They’ve spent a lifetime loving you, looking after you and making sure you had everything you needed. Now they’ve been diagnosed with dementia you might feel it’s your turn to do the same for them. Whilst there’s no denying this sounds like the logical, sensible thing to do, caring for a parent with dementia can be fraught with practical difficulties and emotional pain.

Role reversal
Perhaps the biggest change you’ll have to cope with is the way your relationship with your mum or dad could gradually change. Caring for them means you will inevitably take on more of the practical tasks and duties they were, perhaps until recently, able to do for themselves. The realisation that they may now have to rely on you, can be difficult to accept and to deal with.

How you might feel:
* Overwhelmed: I’m not ready for this – what if I just can’t do it?
* Loss/grief: I miss them. I want my mum/dad back.
* Resentment: Why me? Why should I be the one to do this?

It’s complicated
Parent/child relationships are often complex. Caring for a mother or father who has always loved you unconditionally is quite different to caring for one who has been distant or cold. Maybe you don’t really want to become their carer but feel pressure to do it from other people, or perhaps you assume you have no choice because other options, such as professional care, are too expensive.

Could this be YOU?
Perhaps you’ve never had a very good relationship with your mum or dad, maybe you had a difficult childhood, maybe they made some big mistakes, but now everyone keeps telling you that ‘you’re the parent now’ so you must put all these difficult feelings to one side and focus on their needs. No wonder you feel depressed and resentful.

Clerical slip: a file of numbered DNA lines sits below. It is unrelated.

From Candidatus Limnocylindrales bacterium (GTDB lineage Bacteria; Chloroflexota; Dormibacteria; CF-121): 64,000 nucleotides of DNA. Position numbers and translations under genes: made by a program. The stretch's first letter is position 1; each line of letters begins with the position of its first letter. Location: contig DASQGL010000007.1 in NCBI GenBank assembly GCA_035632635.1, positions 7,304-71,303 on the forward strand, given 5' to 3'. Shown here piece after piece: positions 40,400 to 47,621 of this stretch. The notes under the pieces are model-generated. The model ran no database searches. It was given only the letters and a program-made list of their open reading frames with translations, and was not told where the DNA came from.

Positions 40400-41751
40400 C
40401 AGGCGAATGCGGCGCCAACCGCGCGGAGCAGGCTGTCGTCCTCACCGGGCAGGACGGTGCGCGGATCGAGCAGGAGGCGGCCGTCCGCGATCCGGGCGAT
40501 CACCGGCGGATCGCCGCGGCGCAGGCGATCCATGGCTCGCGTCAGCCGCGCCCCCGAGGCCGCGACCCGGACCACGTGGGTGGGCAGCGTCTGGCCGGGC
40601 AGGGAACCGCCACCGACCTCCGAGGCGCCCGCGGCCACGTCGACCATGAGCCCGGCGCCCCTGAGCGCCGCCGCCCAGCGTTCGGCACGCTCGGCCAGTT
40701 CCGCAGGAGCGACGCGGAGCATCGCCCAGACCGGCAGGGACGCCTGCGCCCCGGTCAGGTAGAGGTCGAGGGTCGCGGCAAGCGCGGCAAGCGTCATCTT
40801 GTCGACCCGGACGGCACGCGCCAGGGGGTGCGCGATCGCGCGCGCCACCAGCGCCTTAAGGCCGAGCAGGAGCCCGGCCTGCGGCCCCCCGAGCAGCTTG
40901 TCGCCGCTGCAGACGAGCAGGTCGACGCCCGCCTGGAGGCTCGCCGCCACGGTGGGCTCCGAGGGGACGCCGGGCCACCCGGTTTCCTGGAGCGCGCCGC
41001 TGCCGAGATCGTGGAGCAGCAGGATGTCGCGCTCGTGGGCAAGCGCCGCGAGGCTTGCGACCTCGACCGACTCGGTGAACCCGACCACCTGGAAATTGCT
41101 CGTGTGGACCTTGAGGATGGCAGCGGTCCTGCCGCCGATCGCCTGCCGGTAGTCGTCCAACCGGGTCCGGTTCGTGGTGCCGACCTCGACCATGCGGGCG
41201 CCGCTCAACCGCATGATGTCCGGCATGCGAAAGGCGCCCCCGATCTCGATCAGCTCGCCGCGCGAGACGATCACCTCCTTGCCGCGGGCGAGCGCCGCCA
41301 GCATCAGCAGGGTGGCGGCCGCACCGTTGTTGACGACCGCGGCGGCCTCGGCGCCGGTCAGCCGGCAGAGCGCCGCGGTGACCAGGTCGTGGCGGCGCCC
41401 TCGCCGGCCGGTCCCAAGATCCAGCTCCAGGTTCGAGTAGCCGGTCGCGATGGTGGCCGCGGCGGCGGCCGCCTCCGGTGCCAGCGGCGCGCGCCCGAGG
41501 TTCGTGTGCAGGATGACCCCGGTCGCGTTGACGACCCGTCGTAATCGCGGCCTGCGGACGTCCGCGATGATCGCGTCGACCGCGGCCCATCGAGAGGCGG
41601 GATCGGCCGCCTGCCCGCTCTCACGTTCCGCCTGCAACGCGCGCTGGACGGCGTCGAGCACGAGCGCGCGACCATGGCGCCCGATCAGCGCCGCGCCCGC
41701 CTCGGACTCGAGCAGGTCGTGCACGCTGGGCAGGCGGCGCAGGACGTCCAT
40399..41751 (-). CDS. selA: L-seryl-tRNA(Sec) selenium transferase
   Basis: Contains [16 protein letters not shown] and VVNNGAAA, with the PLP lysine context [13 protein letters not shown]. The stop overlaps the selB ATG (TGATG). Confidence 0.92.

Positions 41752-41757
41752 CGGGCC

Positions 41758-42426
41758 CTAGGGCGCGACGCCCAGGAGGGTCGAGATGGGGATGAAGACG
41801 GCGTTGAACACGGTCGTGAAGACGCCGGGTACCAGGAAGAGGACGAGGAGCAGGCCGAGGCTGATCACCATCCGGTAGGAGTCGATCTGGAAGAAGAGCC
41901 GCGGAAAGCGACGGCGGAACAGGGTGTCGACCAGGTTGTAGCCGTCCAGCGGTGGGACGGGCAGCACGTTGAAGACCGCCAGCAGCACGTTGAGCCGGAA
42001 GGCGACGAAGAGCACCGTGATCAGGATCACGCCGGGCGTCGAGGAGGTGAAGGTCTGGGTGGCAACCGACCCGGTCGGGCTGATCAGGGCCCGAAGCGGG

Caring for a parent with dementia: What can help

Become an expert
The more you learn about dementia (particularly the type of dementia they have) the more confident you’ll feel about your ability to cope. Knowing you have the skills and knowledge to deal with the challenges you might face along the way could prove very satisfying.

Find peer support
Meeting other family carers (particularly those who are also caring for parents) can be invaluable. If there’s nothing nearby, or getting out is too difficult, consider an online support group where you can let off steam and share tips and advice with others in a similar position. Try the Unforgettable Dementia Support group here.

Accept all offers of help
If someone says; ‘is there anything I can do?’ Don’t just smile stoically and shake your head. Ask how much time they can spare and then act accordingly. For example, if they could sit with your mum for 30-minutes, you could soak in a bath without any interruptions. A two-hour break could give you time to meet a friend for a coffee. Longer than that and the choices widen further.

What DOESN’T help: Trying to be perfect
No matter what you do, you will never be able to achieve perfection, so do yourself a favour and stop trying!

Grieving for the parent you’ve lost…and loving the one you have now
Caring for a parent with dementia often has an added poignancy. As the dementia journey progresses, most people find they slowly accept and manage the changes that occur. Many find satisfaction in being able to ‘give back’ to their parent the same love and care they once had themselves. Whilst there’s no denying dementia can bring some upsetting changes, it can also bring a few surprises too. Some adult children find that a once difficult relationships becomes easier; a father who was remote becomes more loving, a mother who once seemed mean becomes sweet. Try to make the most of any unexpected moments of joy or laughter – write them down or record them if you can. They might become memories to treasure.

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